Thursday, March 5, 2009

Grey Sky in Mourning, Sailors Take Warning

She stared at the phone. Silent. If wishing could make it so, it would ring, and she'd hear that familiar voice, that warm greeting.

But wishing couldn't make it so.

She was grateful for small favors. Right now, if she wished...


She could, of course she could, pick up the phone herself and dial, key in the number long since deleted from her speed dial.

She wouldn't.

Not pride, sense. Been down that stupid clinging to a dead dream road too many times, now she beat it into submission. It was just a dream, another bad dream in a series of bad dreams and she wasn't going to let the pang of familiar resurrect it. She recognized this sudden ache for what it was: the vain attempt of a frightened psyche clinging to the past.

Rereading the letters, examining the artifacts of a non-relationship which melted at the first sign of rain, looking at it head-on, no frills, cold truth looking to see what?

That it was all in her head.

The enacted reality is reality.

Until it isn't.

She'd stopped, stopped without even realizing she had stopped, it had been so gradual a stopping, a little bit less every day, weaning by fits and starts, detours, backtracks, and one day, she'd given it up, startled that it had been weeks since she'd even had to think about forcing herself to stop thinking, stop treading that old road. It was over, but now, this minute, it was back and had to be beaten down again. She had to be strong, not give in to the status quo.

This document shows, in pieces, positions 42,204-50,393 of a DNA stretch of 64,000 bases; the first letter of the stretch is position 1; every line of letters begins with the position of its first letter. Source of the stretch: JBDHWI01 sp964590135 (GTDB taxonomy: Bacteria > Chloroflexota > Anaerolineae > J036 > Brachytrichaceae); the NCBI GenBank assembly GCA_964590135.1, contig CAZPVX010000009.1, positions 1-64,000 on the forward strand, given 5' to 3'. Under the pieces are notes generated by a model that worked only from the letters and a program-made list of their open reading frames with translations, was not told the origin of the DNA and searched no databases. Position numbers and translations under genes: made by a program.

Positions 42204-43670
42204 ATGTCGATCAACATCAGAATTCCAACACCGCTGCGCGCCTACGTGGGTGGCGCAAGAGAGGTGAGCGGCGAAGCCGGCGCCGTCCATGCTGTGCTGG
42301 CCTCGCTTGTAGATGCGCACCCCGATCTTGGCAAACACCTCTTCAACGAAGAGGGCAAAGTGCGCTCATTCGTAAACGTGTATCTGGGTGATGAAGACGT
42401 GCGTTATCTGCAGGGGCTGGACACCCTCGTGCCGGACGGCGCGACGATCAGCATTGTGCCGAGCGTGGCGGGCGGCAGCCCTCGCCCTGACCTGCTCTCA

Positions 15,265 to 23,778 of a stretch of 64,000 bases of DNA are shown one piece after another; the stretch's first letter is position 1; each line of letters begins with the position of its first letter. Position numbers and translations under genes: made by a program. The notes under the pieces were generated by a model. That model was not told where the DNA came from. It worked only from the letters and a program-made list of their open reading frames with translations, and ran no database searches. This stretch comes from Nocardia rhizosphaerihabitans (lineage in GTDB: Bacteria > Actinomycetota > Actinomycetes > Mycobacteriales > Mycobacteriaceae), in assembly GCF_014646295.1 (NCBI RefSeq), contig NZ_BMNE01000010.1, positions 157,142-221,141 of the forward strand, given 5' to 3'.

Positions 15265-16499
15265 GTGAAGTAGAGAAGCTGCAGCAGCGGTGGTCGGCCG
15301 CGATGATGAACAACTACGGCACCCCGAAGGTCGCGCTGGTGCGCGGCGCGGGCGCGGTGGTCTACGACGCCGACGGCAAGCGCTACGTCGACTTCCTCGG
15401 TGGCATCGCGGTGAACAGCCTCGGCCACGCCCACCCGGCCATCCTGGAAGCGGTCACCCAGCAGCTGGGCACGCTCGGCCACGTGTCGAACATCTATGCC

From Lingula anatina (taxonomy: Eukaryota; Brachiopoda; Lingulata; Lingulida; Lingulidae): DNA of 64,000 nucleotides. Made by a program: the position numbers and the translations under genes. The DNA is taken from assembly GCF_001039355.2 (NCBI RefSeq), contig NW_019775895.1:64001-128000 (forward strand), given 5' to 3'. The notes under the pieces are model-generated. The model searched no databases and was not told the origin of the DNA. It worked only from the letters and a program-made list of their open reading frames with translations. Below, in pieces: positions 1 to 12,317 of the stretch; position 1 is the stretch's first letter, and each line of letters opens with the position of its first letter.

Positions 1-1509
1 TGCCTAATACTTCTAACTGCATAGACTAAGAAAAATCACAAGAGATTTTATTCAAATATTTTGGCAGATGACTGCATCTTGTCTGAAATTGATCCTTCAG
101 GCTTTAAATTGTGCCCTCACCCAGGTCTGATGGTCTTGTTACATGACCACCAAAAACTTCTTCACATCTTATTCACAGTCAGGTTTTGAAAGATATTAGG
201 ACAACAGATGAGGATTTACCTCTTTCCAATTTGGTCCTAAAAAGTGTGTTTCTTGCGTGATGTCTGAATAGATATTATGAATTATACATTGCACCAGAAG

Do you remember your last kiss? Can you remember if you don't know it's the last one?

She looked at the handful of trinkets, things which had seemed so precious at the time, tawdry, painted tchotkes, no particular thought in their purchase, as common as their drugstore origin. Pushed the pang away and dropped them in the can.

Sighing, she tied the trash bag shut, put it by the door to go out later. New interests absorbed her, filled the void. What started as anything better than alone had morphed. Indeed, they more than filled the void, they filled parts of her she didn't know were hollow.

The no-longer black morning sky made her smile. A day and a night and a day and a night and more, many more, not empty and not filled with cotton candy, either. The tears surprised her, rolling into the corner of her grin with each blink, and she wiped them with the hem of her shirt.

Tonight, she'd wish upon a star, a new wish, different. If you always wish for what you've always had, you'll always get what you've always got, but if you wish for something new, something different, well, anything can happen. Anything at all.

Now, she'd watch the sun rise.

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